In October, 1869, Jay Gould – then president of the Erie Railway – ordered the Dunkirk shops to be permanently closed and the machinery removed to other locations. To prevent this from taking place, Brooks conceived the idea of leasing the property from the Erie Railway for the purpose of establishing the business of locomotive manufacturing. The company accepted the proposition and on November 13, 1869, the Brooks’ Locomotive Works were organized, the capacity being one locomotive per month. New tools were added and facilities improved until 1872, when twenty-two locomotives were turned out during the year.
Despite economic setbacks throughout the 1870s, the operation remained open for business and turned out one hundred locomotives in 1880 alone. In 1883 the Brooks locomotives were named the Best in Show at the National Railway Appliance Exhibition in Chicago.
In addition to his significant contribution to the local economy of Dunkirk, Brooks also contributed in a civic capacity, serving as mayor for three terms. He died April 20, 1887, but his plant continued to operate for nearly 40 more years. In 1901 the operation merged with American Locomotive Company, but it continued to produce locomotive until 1934. From 1934 until its final closure in1962, the plant produced spare parts for ALCO locomotives.
No. 95 – Marion Dickerman
Marion Dickermanwas born April 11, 1890 in Westfield. After high school she studied for two years at Wellesley College before transferring to Syracuse University. There she graduated with a bachelor of arts in 1911 and a graduate degree in education in 1912.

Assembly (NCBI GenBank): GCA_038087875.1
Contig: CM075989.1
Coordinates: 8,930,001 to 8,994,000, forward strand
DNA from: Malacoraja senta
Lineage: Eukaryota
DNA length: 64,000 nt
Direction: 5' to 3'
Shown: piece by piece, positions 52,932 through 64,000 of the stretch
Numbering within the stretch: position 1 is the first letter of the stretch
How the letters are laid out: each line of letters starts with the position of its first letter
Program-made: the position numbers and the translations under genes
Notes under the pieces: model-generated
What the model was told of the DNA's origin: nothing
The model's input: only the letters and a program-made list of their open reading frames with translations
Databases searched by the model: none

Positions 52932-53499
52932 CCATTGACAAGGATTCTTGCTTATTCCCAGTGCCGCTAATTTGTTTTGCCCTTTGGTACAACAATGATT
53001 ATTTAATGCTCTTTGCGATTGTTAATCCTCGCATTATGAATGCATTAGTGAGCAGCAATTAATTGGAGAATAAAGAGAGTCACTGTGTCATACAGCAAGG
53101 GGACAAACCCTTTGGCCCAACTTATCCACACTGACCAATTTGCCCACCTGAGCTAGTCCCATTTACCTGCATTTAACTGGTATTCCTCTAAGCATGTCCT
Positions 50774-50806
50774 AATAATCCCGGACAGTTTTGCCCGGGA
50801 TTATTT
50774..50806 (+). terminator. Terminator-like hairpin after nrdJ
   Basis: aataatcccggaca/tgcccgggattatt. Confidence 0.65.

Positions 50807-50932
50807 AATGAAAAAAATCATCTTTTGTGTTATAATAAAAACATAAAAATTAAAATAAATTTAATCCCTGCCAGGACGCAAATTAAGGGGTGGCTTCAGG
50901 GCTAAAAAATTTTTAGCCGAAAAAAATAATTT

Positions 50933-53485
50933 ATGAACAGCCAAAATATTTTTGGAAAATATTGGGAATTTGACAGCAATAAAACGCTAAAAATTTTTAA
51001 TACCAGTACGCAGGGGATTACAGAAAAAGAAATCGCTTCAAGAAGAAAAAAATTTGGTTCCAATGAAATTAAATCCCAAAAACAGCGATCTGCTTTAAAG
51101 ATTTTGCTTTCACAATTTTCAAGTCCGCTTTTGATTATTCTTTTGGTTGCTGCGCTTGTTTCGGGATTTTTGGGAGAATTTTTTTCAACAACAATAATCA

Dickerman taught first at Canisteo, New York. In 1913 she moved to Fulton, New York, where she taught American history at Fulton High School. It was here she met up with former Syracuse classmate Nancy Cook, who was teaching arts and handicrafts at the same school. The two become lifelong partners, spending almost their entire adult lives together.
In 1921, Dickerman became the dean at the Trenton State College in Trenton, New Jersey. But just one year later she joined the faculty at the Todhunter school. Through her relationship with Cook, Dickerman was introduced to Eleanor Roosevelt in 1922 and the two struck up a friendship.
Dickerman, Cook and Roosevelt found a common dedication to politics, education, and progressive reform. In 1927 they purchased the Todhunter School in 1927. The three women also shared the Val-Kill property in Hyde Park, NY and helped to establish and finance Val-Kill Industies, a small factory that would make furniture, pewter and homespun cloth using traditional craft methods. It was used to provide jobs and supplement income for local farming families in the area.
In 1936 Val-Kill Industries was disbanded. Dickerman and Cook continued to live in Stone Cottage until after Franklin D. Roosevelt’s death in 1945. They sold all interest in the Val-Kill property to Eleanor in 1947 when they moved to Connecticut, where Dickerman became the educational programming director for the Marine Museum.
Dickerman died May 16, 1983 in Kennett Square, Pennsylvania.
Bicentennial Biographies is a not-for-profit radio project designed to raise awareness and increase interest in local history. It is brought to you as a public service by the Chautauqua County Historical Society throughout 2011 to celebrate the county’s 200th birthday. To learn more, visit www.McClurgMuseum.org or contact your local historical society.
– J. Sample